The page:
After all, why should any Bush minion fret over the execution procedure? As a Maliki mouthpiece points out, Saddam was tried and convicted under a "special tribunal" operating outside the ordinary Iraqi justice system — exactly like Bush's "military tribunals." Why shouldn't the Iraqis make up the law as they go along, just like their liberators? These crocodile tears over "due process" for Saddam mask a deep and sinister hypocrisy.
I think this is how the deal went down, more or less. Maliki — the leader of a faction of violent sectarians — wanted Saddam hanged right away, as an Eid holiday gift to his base, as stated in the story. In response to this, Bush Faction leaders said, Well, OK, why not? Bush too wanted Saddam killed as a blood sacrifice to his base. U.S. officials on the ground — the ones who will have to deal with the backlash — tried to make the best of a bad situation and at least delay the execution. But they were overruled — not by Maliki, as the story ludicrously suggests — but by the White House.
For the overriding fact remains: the execution on Saturday could not have been carried out at that time, and in that manner, without approval from Washington. Now, we don't want to fall into the fallacy here that ascribes omnipotent power to the Bush Faction, as if they exercised absolute control over events in Iraq. Clearly, events there have outrun the Bushists control almost from the very beginning. (They are, however, responsible for all the events that have grown out of the war, which they launched, very deliberately, in the full knowledge that it was not necessary.)
But in this particular case, they did have control of events — because they had literal, physical control of Saddam's body. (A control they continued to exercise after the execution, by the way, transporting the corpse to its resting place by an American helicopter. It seems the "sovereignty" of the Iraqi government in this case lasted only for the brief time it took for the hanging.) Saddam could not have been hanged by the Maliki government if the Americans had not physically turned him over to the executioners, who did their work under American auspices, on an American base. If U.S. officials — those with any real power, that is — had had genuine concerns about the timing of the execution, they could have simply refused to turn Saddam over until, say, after Eid or at some other point. What could Maliki have done about it? Nothing.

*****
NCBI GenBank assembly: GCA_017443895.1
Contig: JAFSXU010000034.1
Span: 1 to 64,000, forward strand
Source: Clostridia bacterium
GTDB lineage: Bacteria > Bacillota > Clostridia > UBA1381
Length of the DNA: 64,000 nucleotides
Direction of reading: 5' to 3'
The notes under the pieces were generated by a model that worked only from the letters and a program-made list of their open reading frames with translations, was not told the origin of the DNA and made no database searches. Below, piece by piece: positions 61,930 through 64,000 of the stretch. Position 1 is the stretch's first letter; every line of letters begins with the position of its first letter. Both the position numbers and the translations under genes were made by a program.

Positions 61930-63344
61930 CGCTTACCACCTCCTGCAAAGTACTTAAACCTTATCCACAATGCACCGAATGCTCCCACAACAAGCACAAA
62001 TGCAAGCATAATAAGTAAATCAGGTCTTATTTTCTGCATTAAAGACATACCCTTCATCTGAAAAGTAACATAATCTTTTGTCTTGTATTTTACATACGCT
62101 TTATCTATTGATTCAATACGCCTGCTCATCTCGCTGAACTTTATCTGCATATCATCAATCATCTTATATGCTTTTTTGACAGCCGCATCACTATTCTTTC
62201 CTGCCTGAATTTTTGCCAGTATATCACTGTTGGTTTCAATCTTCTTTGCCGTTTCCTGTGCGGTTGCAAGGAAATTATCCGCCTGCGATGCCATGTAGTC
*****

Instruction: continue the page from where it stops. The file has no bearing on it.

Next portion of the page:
The fact is, the leaders of the Bush Administration wanted Saddam dead, sooner rather than later. So they let Maliki kill him. They are doubtless glad to let Maliki take the heat for the botchery — thus the insultingly crude stories about Bush and his gang wringing their hands and whimpering, goodness gracious me, we didn't want it to happen this way, but what we could do? That big bad Maliki threw his weight around, and we had to give in.
No, despite the noble stenography of Burns and Santora, the facts are plain: Saddam was killed on Saturday because — or whatever reason, or reasons, or no clear reason at all — the Bush White House wanted it to be so. If they hadn't, it wouldn't have happened.
January 2, 2007
Chris Floyd [send him mail] is the author of Empire Burlesque: The Secret History of the Bush Regime.
Copyright © 2007 Chris Floyd